Hypertension is a major cause of cardiovascular morbidity and mortality in the UK. Animal and small human studies suggest that the gut microbiota and its metabolites act on downstream cellular targets to prevent/contribute to the pathogenesis of hypertension. The gut microbiota composition is linked to various disease states and is modifiable by dietary and therapeutic interventions. In humans, we recently reported a correlation between gut microbiota composition and arterial stiffness in women, which is minimally mediated by metabolic syndrome parameters and c-reactive protein.  Importantly post-prandial increases in BP have been shown to be a marker of arteriosclerosis and a recent study by Zeevi and collaborators found high interpersonal variability in the post-meal glucose response to identical meals which was related to microbiome composition. In light of the above, we hypothesise that the gut microbiome also affects BP post-prandial response partly mediated by its metabolites. This PhD will investigate the relationship between the gut microbiome and its metabolites, diet, and continuous ambulatory BP by using the most characterised sample available to date. It will characterise bacterial species and pathways involved in fasting and postprandial blood pressure integrating faecal metabolomics information, and seek to understand the interaction with diet.

Seeking highly motivated early career researchers with a strong statistical/mathematical/bio-informatics background for a PhD studentship in human metabolomics/microbiome at the Department of Twin Research & Genetic Epidemiology, King’s College London. The Department has close links with Divisional and other Research Departments within King’s College, as well as many external Research Organisations.

The TwinsUK is probably the most intensively studied group in the world with a wide range of omic technologies already measured (www.twinsuk.ac.uk). Our group includes over 60 researchers and produces over 70 papers per year in high impact factor journals including Nature, Cell and Nature Genetics and are ranked in the world top 1% of cited scientists.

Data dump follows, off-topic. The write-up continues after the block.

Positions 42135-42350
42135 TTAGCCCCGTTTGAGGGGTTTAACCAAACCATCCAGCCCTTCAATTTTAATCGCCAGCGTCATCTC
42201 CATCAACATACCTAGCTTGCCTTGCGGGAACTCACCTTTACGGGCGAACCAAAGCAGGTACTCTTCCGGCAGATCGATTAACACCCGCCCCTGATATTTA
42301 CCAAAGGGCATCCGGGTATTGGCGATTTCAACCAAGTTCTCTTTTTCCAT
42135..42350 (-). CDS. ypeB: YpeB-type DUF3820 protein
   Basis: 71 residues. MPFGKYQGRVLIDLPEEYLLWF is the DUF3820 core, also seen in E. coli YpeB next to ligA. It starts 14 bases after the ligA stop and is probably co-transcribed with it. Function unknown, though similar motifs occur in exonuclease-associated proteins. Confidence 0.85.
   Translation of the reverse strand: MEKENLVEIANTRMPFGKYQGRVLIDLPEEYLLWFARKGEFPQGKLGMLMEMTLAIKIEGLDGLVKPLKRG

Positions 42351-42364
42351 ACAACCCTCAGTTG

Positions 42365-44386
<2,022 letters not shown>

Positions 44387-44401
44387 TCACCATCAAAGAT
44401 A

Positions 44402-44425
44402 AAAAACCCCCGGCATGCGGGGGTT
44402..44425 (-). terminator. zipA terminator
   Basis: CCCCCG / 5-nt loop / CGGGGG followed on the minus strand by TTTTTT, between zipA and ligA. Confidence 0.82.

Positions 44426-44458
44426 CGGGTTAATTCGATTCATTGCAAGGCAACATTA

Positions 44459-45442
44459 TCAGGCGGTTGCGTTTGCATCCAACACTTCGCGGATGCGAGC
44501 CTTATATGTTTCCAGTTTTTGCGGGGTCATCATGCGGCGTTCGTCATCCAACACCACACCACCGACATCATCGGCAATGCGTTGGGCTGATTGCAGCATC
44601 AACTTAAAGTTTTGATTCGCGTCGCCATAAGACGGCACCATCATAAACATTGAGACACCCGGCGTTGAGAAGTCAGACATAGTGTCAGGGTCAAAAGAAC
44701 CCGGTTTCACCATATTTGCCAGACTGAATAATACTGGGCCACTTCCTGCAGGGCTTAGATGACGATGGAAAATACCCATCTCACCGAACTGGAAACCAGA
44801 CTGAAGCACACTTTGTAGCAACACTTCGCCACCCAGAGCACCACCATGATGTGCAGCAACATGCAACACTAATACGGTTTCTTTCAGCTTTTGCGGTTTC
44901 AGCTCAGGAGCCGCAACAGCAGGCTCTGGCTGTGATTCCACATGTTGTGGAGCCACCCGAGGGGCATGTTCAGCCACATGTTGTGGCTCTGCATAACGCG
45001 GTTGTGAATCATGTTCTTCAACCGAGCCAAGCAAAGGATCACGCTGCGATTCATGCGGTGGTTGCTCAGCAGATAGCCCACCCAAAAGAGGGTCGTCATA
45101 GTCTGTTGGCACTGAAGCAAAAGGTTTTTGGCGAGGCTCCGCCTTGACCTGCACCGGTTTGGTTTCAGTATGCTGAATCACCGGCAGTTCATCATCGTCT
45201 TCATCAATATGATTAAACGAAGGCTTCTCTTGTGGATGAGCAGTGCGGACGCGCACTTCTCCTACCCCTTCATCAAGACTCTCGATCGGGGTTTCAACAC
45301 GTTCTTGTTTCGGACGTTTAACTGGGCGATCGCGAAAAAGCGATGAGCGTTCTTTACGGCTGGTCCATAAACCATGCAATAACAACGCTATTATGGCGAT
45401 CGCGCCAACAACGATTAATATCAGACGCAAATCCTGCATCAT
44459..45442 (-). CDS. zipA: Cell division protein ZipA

The researcher would also work closely with the Department of Nutritional Sciences (DNS), King’s College London. The DNS is a world leading nutritional sciences research department with specialist research facilities for running human dietary intervention studies and specialised laboratory analysis.

The successful candidates should have at least a BSc or equivalent in the areas of bio-informatics, statistics or mathematical sciences. A background knowledge of nutrition and dietary assessment is desirable. The project’s main focus will be on quantitative analyses of microbiome, metabolites, ambulatory blood pressure and diet and will involve statistical analyses. The position will be based at King’s College London on the St Thomas’ Campus.

Application details

The Studentship is open to UK & EU candidates. The funding also covers tuition fees at the EU (Home) rate. Applications from outside the EU are welcome provided candidates can source funding to cover the overseas fees.

Informal enquiries can be made in the first instance to Dr Cristina Menni KCL cristina.menni@kcl.ac.uk or to Dr Sarah Berry sarah.berry@kcl.ac.uk. To apply, please send to cristina.menni@kcl.ac.uk your CV, details of two academic referees and a supporting statement outlining why you are applying.

 

Internships

We are able to take on interns who are looking to gain experience in the following areas:

  • Data entry
  • Data cleaning (minimum six weeks)
  • Routine sample processing at the laboratory
  • IT support
  • General administration

If you are interested in applying for an internship, please send your CV along with a reference confirming your current area of study or research and your progress from your current tutor or employer to victoria.vazquez[at]kcl.ac.uk. Please include the referee’s contact details.

Your application should also indicate your preferred area of work, when you would like to start, how long you would like to work with us (minimum of one month), how many days or hours a week you can contribute.